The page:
Reagan’s Real Revolution, Part Two

“Consumers began a buying spree, while government borrowed the money to fund the deficit. Looked at from a macro-economic perspective, Americans had no more money to spend after Reagan took office than they had when he was in California.”

Ronald Reagan may have called himself a conservative. But his real revolution lay in redefining conservatism as an activist, world-improving creed. First, the neo-cons took over foreign policy. Soon, Americans were stirring up trouble everywhere from Latin America to Afghanistan. Then, they took over domestic policy. In a few cases, the ghastly remnants of previous improvers – such as 70% top marginal rates – were knocked over. In other cases, new edifices were built up. The sharp tax cuts of 1981 were not followed by sharp spending cuts. Instead, spending went up. And not just on defense. Reagan had pledged to abolish the Department of Education. Instead, he increased its budget by 50%.

There were four key elements to Reaganomics. Restrict the money supply in order to slow inflation (admirably carried out by Paul Volcker at the Fed). Cut taxes (a 25% across-the-board tax cut was enacted in 1981). Balance the budget by controlling domestic spending. (A complete failure…deficits grew larger than ever.) And reduce government regulation. (Ditto.)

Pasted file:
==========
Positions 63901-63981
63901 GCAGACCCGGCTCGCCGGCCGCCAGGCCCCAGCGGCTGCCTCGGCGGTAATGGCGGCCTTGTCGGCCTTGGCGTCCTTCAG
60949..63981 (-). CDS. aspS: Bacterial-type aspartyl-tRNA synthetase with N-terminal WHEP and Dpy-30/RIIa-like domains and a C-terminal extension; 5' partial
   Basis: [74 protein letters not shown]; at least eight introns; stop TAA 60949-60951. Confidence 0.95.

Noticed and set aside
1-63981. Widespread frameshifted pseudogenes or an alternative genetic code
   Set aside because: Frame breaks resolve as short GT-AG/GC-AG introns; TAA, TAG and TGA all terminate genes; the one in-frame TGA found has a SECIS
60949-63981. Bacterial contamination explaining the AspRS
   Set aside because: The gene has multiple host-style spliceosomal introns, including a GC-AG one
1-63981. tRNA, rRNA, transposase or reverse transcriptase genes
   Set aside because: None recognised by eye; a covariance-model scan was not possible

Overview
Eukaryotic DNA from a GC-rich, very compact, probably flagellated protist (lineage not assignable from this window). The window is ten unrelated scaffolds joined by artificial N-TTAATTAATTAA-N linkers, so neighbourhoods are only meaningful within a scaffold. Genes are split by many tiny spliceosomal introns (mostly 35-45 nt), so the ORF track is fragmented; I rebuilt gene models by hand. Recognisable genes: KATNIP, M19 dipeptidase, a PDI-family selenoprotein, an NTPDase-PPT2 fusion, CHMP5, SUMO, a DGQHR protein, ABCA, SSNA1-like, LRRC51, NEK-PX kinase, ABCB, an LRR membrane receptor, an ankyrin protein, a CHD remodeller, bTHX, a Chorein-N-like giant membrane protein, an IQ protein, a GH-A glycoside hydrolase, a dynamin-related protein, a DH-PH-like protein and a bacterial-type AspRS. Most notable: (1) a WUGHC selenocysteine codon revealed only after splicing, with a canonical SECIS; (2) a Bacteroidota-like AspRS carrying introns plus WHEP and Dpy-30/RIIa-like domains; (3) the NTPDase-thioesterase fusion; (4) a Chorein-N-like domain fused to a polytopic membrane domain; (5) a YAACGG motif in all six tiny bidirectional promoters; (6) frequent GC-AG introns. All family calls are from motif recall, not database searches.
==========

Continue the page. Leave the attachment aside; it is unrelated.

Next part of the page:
As you can see, the first two objectives were, more or less, achieved. They produced, more or less, what Milton Friedman had expected. But neither was an activist measure. Both merely undid some of the worst damage done by previous office-holders. Lyndon Johnson, Richard Nixon, and Jimmy Carter had made a mess of the economy. Ronald Reagan and Paul Volcker helped clean it up. But without action on the other two objections, the clean-up lacked the necessary suds and elbow grease. The dirt and clutter were mostly left alone, while new trash was heaped on.

The big cut in taxes gave people more money to spend. Since government spending was not cut, the result was more net spending in the economy. This was equivalent to an increase in the money supply – or an increase in demand. Consumers began a buying spree, while government borrowed the money to fund the deficit. Looked at from a macro-economic perspective, Americans had no more money to spend after Reagan took office than they had when he was in California. But they thought they had more. They had more money in their pockets. More money to spend.

Few people asked, “Where did it come from?” If they had thought about it, they would have realized that, collectively, they were merely going further into debt in order to increase their current standards of living. If they had reflected on it deeply, they would have realized that they were running up bills that future generations would have to pay…they were spending money that their children and grandchildren hadn’t earned yet. For what was a national debt, but an inter-generational obligation, a burden placed on infants by their parents and grandparents?

Hardly anyone thought about it then…or since.

“Supply-side economics” was meant to be different from “Keynesian” economics, in that it celebrated the power of the free market to create wealth. If only the restrictions imposed on the economy by previous generations of world improvers could be removed, they said, the economy would boom and people would get rich.